‘Because no two farms or orchards are identical, it is risky to conclude that there is a single “right way” in which orchards are to be managed. (Bruce Wood).

We recommend 12x6m which equates to 130 trees per hectare. A planting density of 10x10m is very popular (100 trees per hectare). We have plantations with 500 trees/ ha; 1000 trees/ ha as well as 250 trees/ha and each of these requires different management.

Our attitude to foliar sprays has changed from ‘maybe we should’ to ‘this MUST get done’. We regard this as an essential part of our management and seriously suggest that you do the same. We spray the trees every 7 – 10 days during the growing season. The first foliar sprays are done as soon as the buds break and we continue until the trees go dormant.

The planting holes should be big enough to accommodate the root system. The holes can be made using a TLB, augers or spades. We use either 250mm or 500mm auger bits to prepare the planting holes and afterwards square these using spades. The bigger the hole, the more management is required to align the trees in their rows. The bigger holes could possibly have an advantage for the developing root.

We do not put anything into the planting holes and all soil amendments, eg. Lime or gypsum are put on the top of the ground once the tree has been planted.

Who knows? Our viewpoint is that the future for pecans is very optimistic. China has become a major consumer of pecan nuts. China has the biggest population in the world and many are becoming more affluent and buy this product. China has become the biggest importer of South African pecan nuts. The pecan nuts produced in our area are of world class quality. Any commodity has its’ boom and bust cycles but if you are producing top quality nuts, you should not be shaken out when the cycle goes bust. The South African market for pecan nuts is sadly still under-developed. Pecans are healthy additions to any diet and populations, world-wide, are becoming more health conscious and are turning to nuts as a source of nourishment.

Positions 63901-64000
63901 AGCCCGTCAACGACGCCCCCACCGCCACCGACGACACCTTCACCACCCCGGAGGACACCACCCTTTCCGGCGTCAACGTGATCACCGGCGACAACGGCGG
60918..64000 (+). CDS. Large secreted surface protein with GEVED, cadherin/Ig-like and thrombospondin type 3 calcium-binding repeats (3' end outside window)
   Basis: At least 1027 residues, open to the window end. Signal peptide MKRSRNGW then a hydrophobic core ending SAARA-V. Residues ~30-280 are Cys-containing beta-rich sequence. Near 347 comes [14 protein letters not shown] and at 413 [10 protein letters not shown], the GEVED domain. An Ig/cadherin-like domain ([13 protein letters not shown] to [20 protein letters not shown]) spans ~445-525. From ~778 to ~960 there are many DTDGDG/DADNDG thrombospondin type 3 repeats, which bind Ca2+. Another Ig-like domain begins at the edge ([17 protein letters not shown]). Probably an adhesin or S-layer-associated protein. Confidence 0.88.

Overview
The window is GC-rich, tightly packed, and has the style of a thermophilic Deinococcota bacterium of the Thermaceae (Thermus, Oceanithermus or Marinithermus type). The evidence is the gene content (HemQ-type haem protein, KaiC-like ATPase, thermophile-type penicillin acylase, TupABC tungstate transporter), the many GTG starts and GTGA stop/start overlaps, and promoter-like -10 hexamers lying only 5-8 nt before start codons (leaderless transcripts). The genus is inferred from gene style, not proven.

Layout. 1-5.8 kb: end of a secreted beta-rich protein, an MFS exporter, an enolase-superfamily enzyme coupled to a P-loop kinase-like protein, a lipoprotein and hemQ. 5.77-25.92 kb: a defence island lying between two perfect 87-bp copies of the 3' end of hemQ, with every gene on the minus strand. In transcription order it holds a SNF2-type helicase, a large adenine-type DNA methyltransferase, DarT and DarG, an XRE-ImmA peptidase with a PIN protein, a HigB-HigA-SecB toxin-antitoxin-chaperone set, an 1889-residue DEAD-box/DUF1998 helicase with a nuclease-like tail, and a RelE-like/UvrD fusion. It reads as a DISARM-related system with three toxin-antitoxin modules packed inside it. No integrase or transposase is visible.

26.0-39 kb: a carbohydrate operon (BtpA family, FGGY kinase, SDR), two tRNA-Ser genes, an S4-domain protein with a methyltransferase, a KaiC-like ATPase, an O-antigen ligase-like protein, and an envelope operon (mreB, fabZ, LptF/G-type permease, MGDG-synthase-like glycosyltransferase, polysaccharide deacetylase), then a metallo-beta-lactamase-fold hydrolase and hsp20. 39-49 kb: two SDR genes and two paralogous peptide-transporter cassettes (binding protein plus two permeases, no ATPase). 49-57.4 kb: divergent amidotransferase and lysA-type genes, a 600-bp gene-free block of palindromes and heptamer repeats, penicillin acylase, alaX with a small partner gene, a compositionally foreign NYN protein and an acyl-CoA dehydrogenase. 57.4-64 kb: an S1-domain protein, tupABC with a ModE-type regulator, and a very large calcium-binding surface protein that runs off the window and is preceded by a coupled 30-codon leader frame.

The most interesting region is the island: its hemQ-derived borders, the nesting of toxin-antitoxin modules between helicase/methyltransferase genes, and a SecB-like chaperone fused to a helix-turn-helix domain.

South Africa produces approximately 5% of the worlds’ pecans. However, most pecans are produced in the Northern Hemisphere. This appears to be a marketing advantage for South African producers.

This is very much a case of ‘choose your poison’. Markets, harvesting, susceptibility to scab, wind damage, region to be planted in and nursery availability are but some of the factors which have a bearing on your decision of varieties to be planted. As a pecan grower, we prefer pollinators to be planted in addition to the main type of tree. We plant approximately 80% Wichita (yields well); 10 -15% Pawnee, Navaho, Western Schley and Ukulinga (pollinators of Wichita) and 5% Choctaw (wonderful nut but strong alternate bearer which is pollinated by Wichita).

The pecan tree industry is still in the honeymoon phase. As more and more trees are planted, our pests are going to become more diversified and numerous. We have encountered yellow aphids, stinkbugs, white grubs (nursery trees), Christmas beetles (foliage in December – especially on Pawnee trees), snout beetles (Cape nursery) and fungal disease (Alternaria).

This is basically just the pinching the growth point of the branch off, i.e. if your potential scaffold branches have got a little long relative to the central leader, you will pinch the growth point of the scaffold. This will result in the strengthening of the branch, inhibit further lengthening and promote side shoots.

NEVER use raw manure on your trees because of salinity, hygiene and energy issues. We strongly suggest doing a thermal composting of the manure first.

You should use continuous logging probes to gauge how much water is required by the trees in your orchard. Mature pecan orchards require a lot of water and we estimate it to be the same amount of water as what you would use for double cropping maize and wheat –

1200 mm water/ hectare (including rain). Small trees require about 10% of this amount of water.

Mulches, cover crops, application (drip/ micro/ flood irrigation) and organic material all have a major role to play and can improve your water requirements dramatically. Eg. In our nurseries we have found that 40% shade-netting (this is not practical in a plantation) reduces our water usage by about 50%.